Civil Rights Group Files Lawsuit Against Harvard for Ignoring Campus Antisemitism

Civil Rights Group Files Lawsuit Against Harvard for Ignoring Campus Antisemitism

The situation for Jewish students at Harvard worsened after Oct. 7, the lawsuit noted.

By Dion J. Pierre, The Algemeiner

Harvard University is being sued in US federal court by the Louis D. Brandeis Center for Human Rights Under Law, a civil rights organization that has accused the school of long ignoring antisemitic bullying and harassment of its Jewish students.

The problem began long before Hamas’ massacre across southern Israel on Oct. 7, according to the lawsuit filed in the US District Court for the District of Massachusetts, which recounted several incidents involving Harvard Kennedy School professor Marshall Ganz during the 2022-2023 academic year.

Ganz allegedly refused to accept a group project submitted by Israeli students for his course, titled “Organizing: People, Power, Change,” because they described Israel as a “liberal Jewish democracy.”

He castigated the students over their premise, the Brandeis Center says, accusing them of “white supremacy” without allowing them to defend themselves.

Later, Ganz allegedly forced the Israeli students to attend “a class exercise on Palestinian solidarity” and the taking of a class photograph in which their classmates and teaching fellows “wore ‘keffiyehs’ as a symbol of Palestinian support.”

During an investigation of the incidents, which Harvard delegated to a third party firm, Ganz admitted that he believed “that the students’ description of Israel as a Jewish democracy … was similar to ‘talking about a white supremacist state.’”

The firm went on to determine that Ganz “denigrated” the Israeli students and fostered “a hostile learning environment,” conclusions which Harvard accepted but never acted on.

“The Dean of HKS [Harvard Kennedy School] obfuscated and delayed, claiming that the investigative report raised ‘complex issues of pedagogy,’” court documents shared with The Algemeiner said.

“Months later, the dean told the HKS members that any disciplinary action would remain strictly ‘confidential’ under school rules. By insisting on confidentiality and doing nothing more to take visible action, Harvard failed to acknowledge the hostile and discriminatory environment that it had created or communicate to students that such discrimination has no place at Harvard.”

The situation for Jewish students at Harvard worsened after Oct. 7, the lawsuit noted.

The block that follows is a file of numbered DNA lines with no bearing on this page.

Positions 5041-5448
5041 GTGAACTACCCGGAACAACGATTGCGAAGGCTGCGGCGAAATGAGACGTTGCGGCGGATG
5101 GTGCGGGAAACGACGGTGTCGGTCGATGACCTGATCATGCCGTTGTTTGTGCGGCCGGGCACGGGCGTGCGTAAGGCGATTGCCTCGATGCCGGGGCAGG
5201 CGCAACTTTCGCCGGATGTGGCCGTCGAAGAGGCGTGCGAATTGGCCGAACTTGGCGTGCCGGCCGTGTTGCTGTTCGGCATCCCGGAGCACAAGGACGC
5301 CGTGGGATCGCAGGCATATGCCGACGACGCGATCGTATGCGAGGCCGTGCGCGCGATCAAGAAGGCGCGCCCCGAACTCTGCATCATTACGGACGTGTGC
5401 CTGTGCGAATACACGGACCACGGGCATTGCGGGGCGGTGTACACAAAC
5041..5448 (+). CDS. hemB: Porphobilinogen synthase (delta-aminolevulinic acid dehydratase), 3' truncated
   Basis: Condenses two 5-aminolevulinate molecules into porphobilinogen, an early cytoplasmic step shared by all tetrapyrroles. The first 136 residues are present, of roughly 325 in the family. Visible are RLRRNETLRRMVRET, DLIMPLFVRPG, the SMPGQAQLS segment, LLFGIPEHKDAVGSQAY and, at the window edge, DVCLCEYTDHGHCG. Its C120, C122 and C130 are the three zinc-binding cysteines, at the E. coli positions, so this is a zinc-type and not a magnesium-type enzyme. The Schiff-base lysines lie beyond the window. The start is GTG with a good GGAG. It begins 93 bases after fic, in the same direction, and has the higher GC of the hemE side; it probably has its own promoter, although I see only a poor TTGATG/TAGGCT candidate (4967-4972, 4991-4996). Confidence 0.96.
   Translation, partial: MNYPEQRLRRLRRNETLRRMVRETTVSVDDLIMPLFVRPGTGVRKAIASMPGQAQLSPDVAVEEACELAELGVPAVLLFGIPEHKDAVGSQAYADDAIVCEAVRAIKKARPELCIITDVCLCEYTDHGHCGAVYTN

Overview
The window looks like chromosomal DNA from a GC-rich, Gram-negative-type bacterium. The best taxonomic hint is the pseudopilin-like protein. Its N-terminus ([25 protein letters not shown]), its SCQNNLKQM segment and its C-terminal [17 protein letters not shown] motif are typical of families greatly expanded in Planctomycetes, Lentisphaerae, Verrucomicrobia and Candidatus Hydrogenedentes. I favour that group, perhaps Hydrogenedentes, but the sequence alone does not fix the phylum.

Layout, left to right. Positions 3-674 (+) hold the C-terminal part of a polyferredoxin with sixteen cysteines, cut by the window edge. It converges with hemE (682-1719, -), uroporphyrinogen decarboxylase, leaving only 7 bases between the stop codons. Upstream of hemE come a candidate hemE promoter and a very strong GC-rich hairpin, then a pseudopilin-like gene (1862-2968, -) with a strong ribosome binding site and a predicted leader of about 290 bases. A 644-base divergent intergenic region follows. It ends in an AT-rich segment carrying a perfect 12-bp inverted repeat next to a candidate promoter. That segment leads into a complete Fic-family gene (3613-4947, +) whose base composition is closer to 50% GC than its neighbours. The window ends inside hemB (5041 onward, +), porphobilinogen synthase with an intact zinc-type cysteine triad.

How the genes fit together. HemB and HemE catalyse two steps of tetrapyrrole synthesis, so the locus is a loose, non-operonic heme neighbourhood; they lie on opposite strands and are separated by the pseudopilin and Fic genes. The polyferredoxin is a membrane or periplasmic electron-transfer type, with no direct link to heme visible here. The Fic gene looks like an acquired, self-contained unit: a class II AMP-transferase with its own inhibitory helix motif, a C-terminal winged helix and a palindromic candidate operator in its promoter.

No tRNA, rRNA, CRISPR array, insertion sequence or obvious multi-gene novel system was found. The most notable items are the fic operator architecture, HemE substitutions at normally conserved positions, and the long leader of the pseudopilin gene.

After the tragedy, while scenes of Hamas terrorists abducting children and desecrating dead bodies circulated worldwide, 31 student groups at Harvard issued a statement blaming Israel for the attack and accusing the Jewish state of operating an “open air prison” in Gaza.

Students stormed academic buildings chanting “globalize the intifada,” a mob followed and surrounded a Jewish graduate student, screaming “Shame! Shame! Shame!” into his ears, and the Harvard Law School student government passed a resolution that falsely accused Israel of genocide and ethnic cleansing.

High-level university officials and faculty also engaged in questionable conduct.

In December, former Harvard president Claudine Gay told a US congressional committee that calling for a genocide of Jews living in Israel would only violate school rules “depending on the context.”

In February, Harvard Faculty and Staff for Justice in Palestine — a spinoff of a student group allegedly linked to terrorist organizations — shared an antisemitic cartoon on social media which showed a left-hand tattooed with a Star of David, containing a dollar sign at its center, dangling a Black man and an Arab man from a noose.

The group’s former leader, history professor Walter Johnson, later participated in a “Gaza encampment” protest in which students clamored for a boycott of Israel.

“We put Harvard on notice prior to Oct. 7 that they needed to take action, and it failed to do that. That led to all of the post-Oct. 7 incidents, including the assault of one of their graduate students, which was clearly a sign that Harvard’s willful indifference to Jewish students was causing a worsening of the problem,” Kenneth Marcus, chairman of the Brandeis Center and a former US assistant secretary of education for civil rights, told The Algemeiner during an interview.

“With the continuing harassment of Jewish student, it’s more and more clear that Harvard’s refusing to address long standing problems is leading to a deterioration. It can’t be allowed to continue.”

Kenneth added that Harvard already admitted fault when it accepted the findings of the Ganz investigation.

“This is a rare case in which a university has already conceded discriminatory conduct against Jewish students,” he continued. “Instead of taking action against him, they have treated him like a hero. This sends a message throughout the university that harassment of Jewish students will be tolerated and even celebrated by the university.”

The Brandeis Center is seeking injunctive relief “preventing defendant [Harvard] violating Title VI [of the US Civil Rights Act] going forward” and the awarding of attorneys’ fees.

The Algemeiner has reached out to Harvard for comment on this story. It will be updated accordingly.


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